On January 8, 1863, Confederate forces failed to dislodge Union supply and medical facilities in Springfield, Missouri. The attack force of approximately 1,700 Confederates was commanded by Brigadier General John S. Marmaduke.
Facing the attack was a Union force of 2,000, which had the advantage of solid defensive fortifications and the higher ground. At the outbreak of the Civil War, the slaveholding state of Missouri had declared itself to be an “armed neutral.”
The American Civil War exposed profound evils in American society. While General Ulysses S. Grant played a central role in the war’s outcome, he also perpetrated one of its more unfortunate infamies.
On January 6, 1863, President Lincoln rescinded Order #11, recently issued by Grant in December, which barred all Jews from the states of Kentucky, Tennessee and Mississippi. In issuing the order, Grant accused Jews of profiteering from the black market trade in cotton.
Unlike previous conflicts, the American Civil War saw the rapid transmission of news, thanks to the invention of the telegraph. Within three days of the Emancipation Proclamation becoming official, the public was already offering divergent interpretations.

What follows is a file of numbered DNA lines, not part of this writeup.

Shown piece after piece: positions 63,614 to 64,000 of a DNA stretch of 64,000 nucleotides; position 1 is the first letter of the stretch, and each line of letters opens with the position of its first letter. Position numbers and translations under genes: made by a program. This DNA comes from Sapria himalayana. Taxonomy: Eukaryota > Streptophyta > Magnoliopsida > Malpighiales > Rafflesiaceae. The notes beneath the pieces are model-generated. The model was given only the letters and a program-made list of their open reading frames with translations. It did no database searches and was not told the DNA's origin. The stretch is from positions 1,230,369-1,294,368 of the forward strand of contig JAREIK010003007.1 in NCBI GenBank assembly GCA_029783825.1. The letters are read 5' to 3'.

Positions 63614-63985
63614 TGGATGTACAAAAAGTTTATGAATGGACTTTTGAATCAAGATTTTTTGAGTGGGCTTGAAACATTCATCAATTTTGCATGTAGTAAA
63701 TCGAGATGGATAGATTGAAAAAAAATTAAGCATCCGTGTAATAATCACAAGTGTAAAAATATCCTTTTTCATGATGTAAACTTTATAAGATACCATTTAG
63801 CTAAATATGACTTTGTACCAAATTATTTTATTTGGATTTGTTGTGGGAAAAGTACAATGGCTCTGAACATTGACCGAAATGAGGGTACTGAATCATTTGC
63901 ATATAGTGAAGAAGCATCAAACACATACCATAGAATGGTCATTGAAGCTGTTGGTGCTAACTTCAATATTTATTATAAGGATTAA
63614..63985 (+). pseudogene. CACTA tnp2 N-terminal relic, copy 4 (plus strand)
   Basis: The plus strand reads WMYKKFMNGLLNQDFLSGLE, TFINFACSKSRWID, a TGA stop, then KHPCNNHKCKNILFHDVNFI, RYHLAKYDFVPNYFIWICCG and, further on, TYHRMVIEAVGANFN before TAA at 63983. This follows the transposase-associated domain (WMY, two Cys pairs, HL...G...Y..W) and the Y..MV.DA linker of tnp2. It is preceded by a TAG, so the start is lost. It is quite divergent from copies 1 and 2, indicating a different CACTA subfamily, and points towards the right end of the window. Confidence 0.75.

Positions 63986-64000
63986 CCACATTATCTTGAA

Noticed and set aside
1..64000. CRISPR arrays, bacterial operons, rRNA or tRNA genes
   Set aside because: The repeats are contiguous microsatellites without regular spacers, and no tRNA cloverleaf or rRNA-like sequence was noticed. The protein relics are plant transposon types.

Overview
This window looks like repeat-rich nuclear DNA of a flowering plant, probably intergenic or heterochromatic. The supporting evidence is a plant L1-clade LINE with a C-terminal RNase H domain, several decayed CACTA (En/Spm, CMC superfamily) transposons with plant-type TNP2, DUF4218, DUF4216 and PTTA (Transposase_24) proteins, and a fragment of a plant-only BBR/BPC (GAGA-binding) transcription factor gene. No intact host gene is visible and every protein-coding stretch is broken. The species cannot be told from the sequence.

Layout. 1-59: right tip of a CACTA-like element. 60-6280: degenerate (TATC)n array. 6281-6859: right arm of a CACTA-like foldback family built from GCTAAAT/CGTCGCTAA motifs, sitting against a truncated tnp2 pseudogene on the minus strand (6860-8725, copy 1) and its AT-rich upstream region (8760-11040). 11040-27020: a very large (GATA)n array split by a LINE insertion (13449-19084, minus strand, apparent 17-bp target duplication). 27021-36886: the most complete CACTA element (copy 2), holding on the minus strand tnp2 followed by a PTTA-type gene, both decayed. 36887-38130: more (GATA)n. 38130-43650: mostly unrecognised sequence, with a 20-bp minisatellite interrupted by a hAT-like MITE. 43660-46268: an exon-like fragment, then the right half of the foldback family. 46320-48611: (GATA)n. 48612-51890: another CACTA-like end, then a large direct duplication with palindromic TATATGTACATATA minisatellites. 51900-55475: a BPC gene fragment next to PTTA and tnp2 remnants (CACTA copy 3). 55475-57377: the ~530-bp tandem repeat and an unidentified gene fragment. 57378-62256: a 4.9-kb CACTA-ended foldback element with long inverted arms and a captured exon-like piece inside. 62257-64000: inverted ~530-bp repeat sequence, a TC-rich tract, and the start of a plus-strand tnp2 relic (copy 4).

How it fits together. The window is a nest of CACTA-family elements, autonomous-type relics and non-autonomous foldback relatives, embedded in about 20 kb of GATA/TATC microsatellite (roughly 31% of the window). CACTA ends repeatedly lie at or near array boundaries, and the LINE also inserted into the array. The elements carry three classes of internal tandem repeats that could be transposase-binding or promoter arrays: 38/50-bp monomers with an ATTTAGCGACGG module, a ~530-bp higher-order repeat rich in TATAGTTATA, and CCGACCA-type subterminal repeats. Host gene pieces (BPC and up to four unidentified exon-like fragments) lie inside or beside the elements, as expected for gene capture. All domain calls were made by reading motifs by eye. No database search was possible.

On January 4, 1863, Reverend Nathanial Hall of Dorchester, Massachusetts told his congregation that the moral stain of slavery had “poisoned the whole atmosphere of American social life.” As a result of slavery, freedom and justice in the country had become paralyzed.
On January 3, 1863, the three-day Battle for Stone’s River concluded. The battle had seen Confederate General Braxton Bragg attempt to assume a commanding position in middle Tennessee.
Twice, Bragg moved against Union positions under the command of Major General William J. Rosecrans. With the benefit of artillery and superior positioning, Rosecrans prevailed both times, and Bragg finally withdrew. After having faced a string of disappointments in the previous year, the Union enjoyed a boost in morale in the battle’s aftermath.
On January 2, 1863, the outcome of the bloodiest conflict in the nation’s history remained very much in doubt. In the West, the previous year had seen the Union capture the critical port of New Orleans, and Ulysses S. Grant prevail, albeit barely, at the battle of Shiloh. But in the East, the war remained a stalemate.